Even with these extra costs, it looks like this project will turn out to be quite lucrative. Check out this summary:
Item Store Cost
Draftsman and Permit wait-in-line sufferer Draftsman $1,200.00
Board of water supply city and county $638.00
Permit Fees city and county $391.00
shower fixture Craigslist $40.00
shower and floor tile Craigslist $370.00
shower mosaic floor Craigslist $35.00
bathroom vanity Home Depot $281.78
window Craigslist $13.00
exterior door Craigslist $75.00
tiling saw, supplies, safety Home Depot $237.51
plumbing rough in Plumber $3,500.00
electrical rough in Electrician $2,134.00
Huge Initial Materials order home depot $2,604.68
queen bed craigslist $200.00
Construction Trash removal George the Rock guy $200.00
refrigerator craigslist $120.00
paint, hardware hardware hawaii $143.90
wood (finish) hardware hawaii $115.55
brackets, finish supplies hardware hawaii $125.03
counter tile, faucet, sink, etc home depot $1,071.49
lights home depot $47.99
siding, thinset hardware hawaii $171.69
mortar, plumbing, finish hardware hawaii $246.17
plumbing hardware hawaii $41.51
granite tile home depot $437.77
hardibacker hardware hawaii $96.26
siding, hardibacker hardware hawaii $635.53
joist hangars hardware hawaii $24.46
lumber hardware hawaii $101.43
trim iterms hardware hawaii $66.08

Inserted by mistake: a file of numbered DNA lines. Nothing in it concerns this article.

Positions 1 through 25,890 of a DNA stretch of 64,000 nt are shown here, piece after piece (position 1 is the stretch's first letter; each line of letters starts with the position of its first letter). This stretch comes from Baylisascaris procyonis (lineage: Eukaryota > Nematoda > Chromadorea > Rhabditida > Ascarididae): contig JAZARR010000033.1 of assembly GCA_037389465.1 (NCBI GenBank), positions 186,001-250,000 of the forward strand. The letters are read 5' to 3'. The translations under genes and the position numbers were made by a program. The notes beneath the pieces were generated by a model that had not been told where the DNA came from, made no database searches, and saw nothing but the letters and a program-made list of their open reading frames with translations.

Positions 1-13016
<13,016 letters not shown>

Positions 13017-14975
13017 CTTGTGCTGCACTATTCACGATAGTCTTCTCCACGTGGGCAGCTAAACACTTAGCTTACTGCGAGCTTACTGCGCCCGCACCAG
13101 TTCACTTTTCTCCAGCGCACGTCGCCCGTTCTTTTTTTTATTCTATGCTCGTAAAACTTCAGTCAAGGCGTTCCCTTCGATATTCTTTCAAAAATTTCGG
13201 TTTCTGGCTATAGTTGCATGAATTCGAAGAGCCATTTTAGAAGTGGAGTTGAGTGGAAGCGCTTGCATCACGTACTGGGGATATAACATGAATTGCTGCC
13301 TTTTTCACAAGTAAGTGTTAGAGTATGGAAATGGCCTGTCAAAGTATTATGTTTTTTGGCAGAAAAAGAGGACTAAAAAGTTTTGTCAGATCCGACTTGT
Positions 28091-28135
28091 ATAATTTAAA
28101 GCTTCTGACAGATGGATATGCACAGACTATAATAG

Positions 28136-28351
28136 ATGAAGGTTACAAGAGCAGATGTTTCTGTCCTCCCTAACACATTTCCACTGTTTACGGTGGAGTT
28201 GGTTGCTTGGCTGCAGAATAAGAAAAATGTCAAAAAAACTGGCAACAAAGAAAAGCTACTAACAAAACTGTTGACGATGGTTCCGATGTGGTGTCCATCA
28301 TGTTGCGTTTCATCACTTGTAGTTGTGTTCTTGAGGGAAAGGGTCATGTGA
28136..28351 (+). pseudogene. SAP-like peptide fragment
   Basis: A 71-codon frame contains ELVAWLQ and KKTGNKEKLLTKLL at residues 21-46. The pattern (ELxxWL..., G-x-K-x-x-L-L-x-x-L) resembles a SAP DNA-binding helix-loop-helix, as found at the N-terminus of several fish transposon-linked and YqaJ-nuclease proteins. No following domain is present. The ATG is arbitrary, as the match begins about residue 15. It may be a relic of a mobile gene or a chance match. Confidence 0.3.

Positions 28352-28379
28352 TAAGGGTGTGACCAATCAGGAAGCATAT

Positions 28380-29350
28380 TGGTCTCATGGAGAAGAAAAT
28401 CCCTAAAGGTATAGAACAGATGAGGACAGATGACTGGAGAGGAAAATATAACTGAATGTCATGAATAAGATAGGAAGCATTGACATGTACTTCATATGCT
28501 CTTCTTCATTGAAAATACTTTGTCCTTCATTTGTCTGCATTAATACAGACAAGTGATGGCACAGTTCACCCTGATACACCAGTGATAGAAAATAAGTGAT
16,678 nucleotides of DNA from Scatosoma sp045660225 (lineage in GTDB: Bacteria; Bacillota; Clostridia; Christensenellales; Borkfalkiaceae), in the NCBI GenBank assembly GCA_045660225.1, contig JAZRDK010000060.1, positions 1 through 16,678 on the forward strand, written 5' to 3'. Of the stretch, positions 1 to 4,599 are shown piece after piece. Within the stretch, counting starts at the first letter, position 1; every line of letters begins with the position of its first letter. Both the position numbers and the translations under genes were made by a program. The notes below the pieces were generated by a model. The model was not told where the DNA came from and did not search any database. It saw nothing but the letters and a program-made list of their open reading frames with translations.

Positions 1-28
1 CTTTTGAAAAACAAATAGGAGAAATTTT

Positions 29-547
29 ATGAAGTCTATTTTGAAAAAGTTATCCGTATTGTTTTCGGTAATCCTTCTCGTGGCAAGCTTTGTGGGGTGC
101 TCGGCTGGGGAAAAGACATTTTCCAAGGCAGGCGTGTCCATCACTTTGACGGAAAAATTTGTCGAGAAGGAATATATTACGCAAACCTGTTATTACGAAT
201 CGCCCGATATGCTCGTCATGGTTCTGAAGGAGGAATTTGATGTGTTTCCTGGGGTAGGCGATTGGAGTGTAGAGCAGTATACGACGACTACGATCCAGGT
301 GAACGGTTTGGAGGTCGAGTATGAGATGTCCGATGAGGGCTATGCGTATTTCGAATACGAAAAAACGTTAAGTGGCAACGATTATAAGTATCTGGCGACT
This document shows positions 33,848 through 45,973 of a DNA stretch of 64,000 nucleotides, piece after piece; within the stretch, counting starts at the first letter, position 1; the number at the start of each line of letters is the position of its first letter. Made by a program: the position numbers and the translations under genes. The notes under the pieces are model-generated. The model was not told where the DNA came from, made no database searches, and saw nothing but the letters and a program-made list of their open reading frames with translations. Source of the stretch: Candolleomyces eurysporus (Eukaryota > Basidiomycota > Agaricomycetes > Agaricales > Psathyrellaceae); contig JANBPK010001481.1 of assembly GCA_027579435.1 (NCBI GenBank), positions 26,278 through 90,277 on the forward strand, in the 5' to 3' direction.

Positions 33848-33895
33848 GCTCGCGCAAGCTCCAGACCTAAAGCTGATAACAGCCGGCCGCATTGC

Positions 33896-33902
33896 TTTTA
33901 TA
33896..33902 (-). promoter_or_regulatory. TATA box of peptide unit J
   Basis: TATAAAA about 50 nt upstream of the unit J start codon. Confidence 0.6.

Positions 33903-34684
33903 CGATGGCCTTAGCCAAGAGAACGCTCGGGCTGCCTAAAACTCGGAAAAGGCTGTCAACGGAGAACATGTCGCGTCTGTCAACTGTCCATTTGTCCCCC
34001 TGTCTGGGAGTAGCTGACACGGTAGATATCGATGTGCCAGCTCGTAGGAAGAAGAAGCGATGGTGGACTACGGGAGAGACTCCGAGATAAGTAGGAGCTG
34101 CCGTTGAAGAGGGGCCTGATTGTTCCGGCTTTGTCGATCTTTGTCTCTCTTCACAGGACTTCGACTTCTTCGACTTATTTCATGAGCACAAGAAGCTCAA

Food and Beer for Lead Carpenter Mr. Money Mustache $300.00
In case you were curious, Mr. Aloha calculated that the Craigslist purchases saved us about $1800 over the new-equivalent items (and over 10% of the whole project cost). Also, if you don’t live on a tropical island and thus don’t have access to free labor from blogger/carpenters, you might add in the cost of hiring a carpenter for this quantity of work, in the range of $6000-$8000 depending on local labor rates.
So despite all the cost overruns, we still ended up with a project with a Gross Return on Investment of 115% annually. You can tweak the numbers all you like, but you’ll still end up with a very good result, which pleases Mr. Money Mustache.
Here are a few pictures from the mostly-done suite. Alas, this isn’t the most photogenic work for a carpenter to profile, since we’re really looking at a drywalled room with a basic white kitchenette (at least the bathroom and fancy shower are nice). To really make this place sweet, we’d have to add some rich woodwork and built-in shelving along with bolder tropical or earthtone colors. Also, these pictures were taken by the owner at night – to get the proper impression, you need to imagine bright sun and tropical leaves streaming through the large windows which face the back and side yards (not shown in these pics).
But given the short timeframe (Most of it happened in the initial 2.5 weeks), and the great numbers above, I’m still very happy with the project.
So that officially wraps up the Hawaii project.. and I’ve already started on something bigger: a second-story master bedroom addition on the back of a friend’s 100-year-old house here in my neighborhood. This time, we’re insourcing everything, right down to shovel-digging the massive holes for the foundation piers and pouring the concrete a few weeks ago. As of this moment, we are finishing up the floor framing and about to build the walls. It should make for a few more interesting construction and real-estate-related posts, mixed in with the financial things I have planned for you.
So much fun to be had, so little time!
And if you missed it, here’s the Hawaii Series of articles in full: